California Department of Education
Taking Center Stage – Act II
School professionals often feel bombarded by national, state, county, and district reform documents and mandates. Superintendents and board members can minimize confusion and overload by ensuring that the focus stays on results: Which instructional strategies help middle grades students learn to master the state-adopted content standards?
A Delicate Balance: District Policies and Classroom Practice (PDF; Outside Source) showed the negative impact of districtwide reforms that did not focus on instruction. The districts in the study “largely failed to communicate and translate their ‘big ideas’ into improved instruction because their tools and mandates were not informed by school level expertise and were not accompanied by the kind of support and capacity-building necessary to change instruction.”1
Based on the study findings, the authors made the following recommendations for district leaders who are working toward instructional improvement:
A book from WestEd called Central Office Inquiry: Assessing Organization, Roles, and Functions to Support School Improvement (2006) (Outside Source) offers practical advice to help district staff develop a plan for continuous school improvement. WestEd researchers found that leaders in successful districts (1) align their efforts to a shared theory about how to achieve school improvement; (2) engage in frequent, open communication and establish a common vocabulary with each other and their schools; and (3) maintain focus in the face of external demands and distractions.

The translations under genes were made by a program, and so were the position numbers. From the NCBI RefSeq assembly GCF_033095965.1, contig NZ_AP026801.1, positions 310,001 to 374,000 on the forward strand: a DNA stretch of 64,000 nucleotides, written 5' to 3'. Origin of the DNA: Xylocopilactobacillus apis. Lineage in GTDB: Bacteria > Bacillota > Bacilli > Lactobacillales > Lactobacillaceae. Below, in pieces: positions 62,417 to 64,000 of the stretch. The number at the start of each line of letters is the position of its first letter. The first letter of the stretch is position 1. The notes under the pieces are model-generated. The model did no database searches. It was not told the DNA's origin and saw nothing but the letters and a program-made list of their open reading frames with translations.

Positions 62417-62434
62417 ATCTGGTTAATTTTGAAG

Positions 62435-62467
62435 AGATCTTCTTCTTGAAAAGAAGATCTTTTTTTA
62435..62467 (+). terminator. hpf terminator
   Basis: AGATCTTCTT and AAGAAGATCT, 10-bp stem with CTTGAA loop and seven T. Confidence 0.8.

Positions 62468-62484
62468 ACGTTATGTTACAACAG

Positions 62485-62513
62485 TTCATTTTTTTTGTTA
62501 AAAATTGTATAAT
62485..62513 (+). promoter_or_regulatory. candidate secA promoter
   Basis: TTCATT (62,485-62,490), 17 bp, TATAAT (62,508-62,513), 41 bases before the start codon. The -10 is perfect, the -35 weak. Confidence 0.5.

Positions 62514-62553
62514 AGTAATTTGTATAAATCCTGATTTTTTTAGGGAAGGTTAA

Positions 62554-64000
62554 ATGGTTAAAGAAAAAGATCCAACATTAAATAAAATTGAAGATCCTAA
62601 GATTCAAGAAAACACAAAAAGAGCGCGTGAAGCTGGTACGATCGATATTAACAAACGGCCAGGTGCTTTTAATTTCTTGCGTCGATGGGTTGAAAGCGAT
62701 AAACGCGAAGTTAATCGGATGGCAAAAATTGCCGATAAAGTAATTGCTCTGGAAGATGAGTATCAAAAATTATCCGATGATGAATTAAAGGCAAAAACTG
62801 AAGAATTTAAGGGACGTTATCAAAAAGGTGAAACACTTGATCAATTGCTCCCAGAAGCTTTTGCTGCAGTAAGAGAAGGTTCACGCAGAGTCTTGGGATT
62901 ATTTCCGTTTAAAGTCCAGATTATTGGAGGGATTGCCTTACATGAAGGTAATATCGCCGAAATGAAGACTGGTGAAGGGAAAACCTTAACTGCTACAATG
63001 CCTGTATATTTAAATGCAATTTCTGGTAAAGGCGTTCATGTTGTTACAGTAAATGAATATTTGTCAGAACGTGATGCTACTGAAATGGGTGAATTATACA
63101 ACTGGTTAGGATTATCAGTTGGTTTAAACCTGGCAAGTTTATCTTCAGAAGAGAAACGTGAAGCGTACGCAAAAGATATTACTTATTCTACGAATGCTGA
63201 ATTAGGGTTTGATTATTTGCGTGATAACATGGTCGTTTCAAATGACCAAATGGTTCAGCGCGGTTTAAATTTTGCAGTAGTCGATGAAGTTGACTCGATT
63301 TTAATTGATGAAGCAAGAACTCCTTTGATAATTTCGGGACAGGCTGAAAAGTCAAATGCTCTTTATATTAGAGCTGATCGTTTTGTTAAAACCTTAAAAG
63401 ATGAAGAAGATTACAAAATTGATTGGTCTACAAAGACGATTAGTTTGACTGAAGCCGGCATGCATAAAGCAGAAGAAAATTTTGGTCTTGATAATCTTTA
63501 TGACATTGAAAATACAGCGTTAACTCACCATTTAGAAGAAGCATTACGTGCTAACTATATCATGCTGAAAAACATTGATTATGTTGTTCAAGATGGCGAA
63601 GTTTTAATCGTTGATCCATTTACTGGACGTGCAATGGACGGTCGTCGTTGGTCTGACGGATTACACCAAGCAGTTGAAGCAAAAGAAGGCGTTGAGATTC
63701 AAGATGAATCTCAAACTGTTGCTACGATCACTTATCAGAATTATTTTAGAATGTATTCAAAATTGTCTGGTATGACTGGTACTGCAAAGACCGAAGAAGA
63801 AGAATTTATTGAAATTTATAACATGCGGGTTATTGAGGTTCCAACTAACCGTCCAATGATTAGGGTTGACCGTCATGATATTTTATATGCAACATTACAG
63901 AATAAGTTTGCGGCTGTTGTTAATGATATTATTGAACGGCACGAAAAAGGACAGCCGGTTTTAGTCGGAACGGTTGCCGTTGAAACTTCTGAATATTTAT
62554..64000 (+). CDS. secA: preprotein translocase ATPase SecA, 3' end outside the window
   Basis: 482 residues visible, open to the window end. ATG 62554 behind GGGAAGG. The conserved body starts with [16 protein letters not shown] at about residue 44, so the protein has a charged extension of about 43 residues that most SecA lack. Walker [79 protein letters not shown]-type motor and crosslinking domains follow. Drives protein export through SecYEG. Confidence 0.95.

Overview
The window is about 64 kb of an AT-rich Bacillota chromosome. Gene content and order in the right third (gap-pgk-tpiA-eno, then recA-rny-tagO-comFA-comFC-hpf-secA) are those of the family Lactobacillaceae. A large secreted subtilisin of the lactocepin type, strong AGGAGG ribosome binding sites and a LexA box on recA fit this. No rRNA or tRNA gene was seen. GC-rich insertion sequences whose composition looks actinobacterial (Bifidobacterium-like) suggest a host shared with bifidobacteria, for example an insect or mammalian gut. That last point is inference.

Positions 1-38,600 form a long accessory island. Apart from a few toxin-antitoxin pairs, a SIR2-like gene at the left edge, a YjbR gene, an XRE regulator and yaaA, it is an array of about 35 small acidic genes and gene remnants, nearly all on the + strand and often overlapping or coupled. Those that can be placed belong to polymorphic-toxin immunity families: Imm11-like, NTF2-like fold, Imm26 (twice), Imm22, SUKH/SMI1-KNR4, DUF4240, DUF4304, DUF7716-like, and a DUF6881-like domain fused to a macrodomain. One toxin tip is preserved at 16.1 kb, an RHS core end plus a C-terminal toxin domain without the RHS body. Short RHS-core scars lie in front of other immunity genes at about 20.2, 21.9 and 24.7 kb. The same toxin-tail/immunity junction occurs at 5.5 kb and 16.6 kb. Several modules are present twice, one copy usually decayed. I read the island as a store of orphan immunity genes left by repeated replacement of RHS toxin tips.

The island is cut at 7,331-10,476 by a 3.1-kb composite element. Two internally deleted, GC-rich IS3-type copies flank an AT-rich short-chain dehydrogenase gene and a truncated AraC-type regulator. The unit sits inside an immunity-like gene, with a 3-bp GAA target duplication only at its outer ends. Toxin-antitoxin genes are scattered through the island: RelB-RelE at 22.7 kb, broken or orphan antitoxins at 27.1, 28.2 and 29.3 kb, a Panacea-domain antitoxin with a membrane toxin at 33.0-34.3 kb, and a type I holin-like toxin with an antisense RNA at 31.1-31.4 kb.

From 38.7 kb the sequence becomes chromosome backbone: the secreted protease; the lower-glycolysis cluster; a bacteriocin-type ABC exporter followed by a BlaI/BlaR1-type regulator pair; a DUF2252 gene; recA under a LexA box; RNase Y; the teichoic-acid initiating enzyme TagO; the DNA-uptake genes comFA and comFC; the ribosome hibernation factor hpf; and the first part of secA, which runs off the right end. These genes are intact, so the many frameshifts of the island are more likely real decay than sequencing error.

Snowline Joint Unified School District
The district exited "program improvement" status based on 2006 data. The district had not met adequate yearly progress targets for special education students. According to the district’s assistant superintendent, the teacher-led Focus on Standards initiative made the difference. The districtwide initiative has five components: (1) common standards, (2) pacing, (3) common assessments, (4) structured teacher planning time (STPT), and (5) instructional changes and interventions based on STPT.
The district provides extensive and ongoing professional development to support the initiative. At a minimum, grade-span teachers spend 90-120 minutes during biweekly professional development sessions. Teacher leaders guide discussions about instructional changes based on data from the district’s benchmark assessments.
In addition to subject-specific meetings, special education and English learner coaches lead meetings for special education and EL teachers during separate STPT meetings. Because of the sessions, the district reports increased trust between teachers and decreased isolation.
Prior to each teacher planning time session, coaches meet with district staff by grade span for subject-specific training. During this time, coaches analyze data for the upcoming STPT session and become familiar with the data. The district supports the schools by preparing the data for each coaching session and STPT session.
The STPT Summary Form provides space for coaches to record major data-based conclusions, immediate instructional changes, and requests for additional support. The district uses the forms to monitor progress. Principals meet with the district for several half-days per year to discuss issues recorded on the Summary Forms.3
Keep a focus on accountability
School Site Leadership
1 A Delicate Balance: District Policies and Classroom Practice (PDF; Outside Source). Chicago: Cross City Campaign for Urban School Reform, 2005, 4.
2 Ibid., 10.
3 Support for School Improvement e-Newsletter (Outside Source). A joint project of the Council of Chief State School Officers and the Center on Innovation and Improvement, March 2007.
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California Department of Education
1430 N Street
Sacramento, CA 95814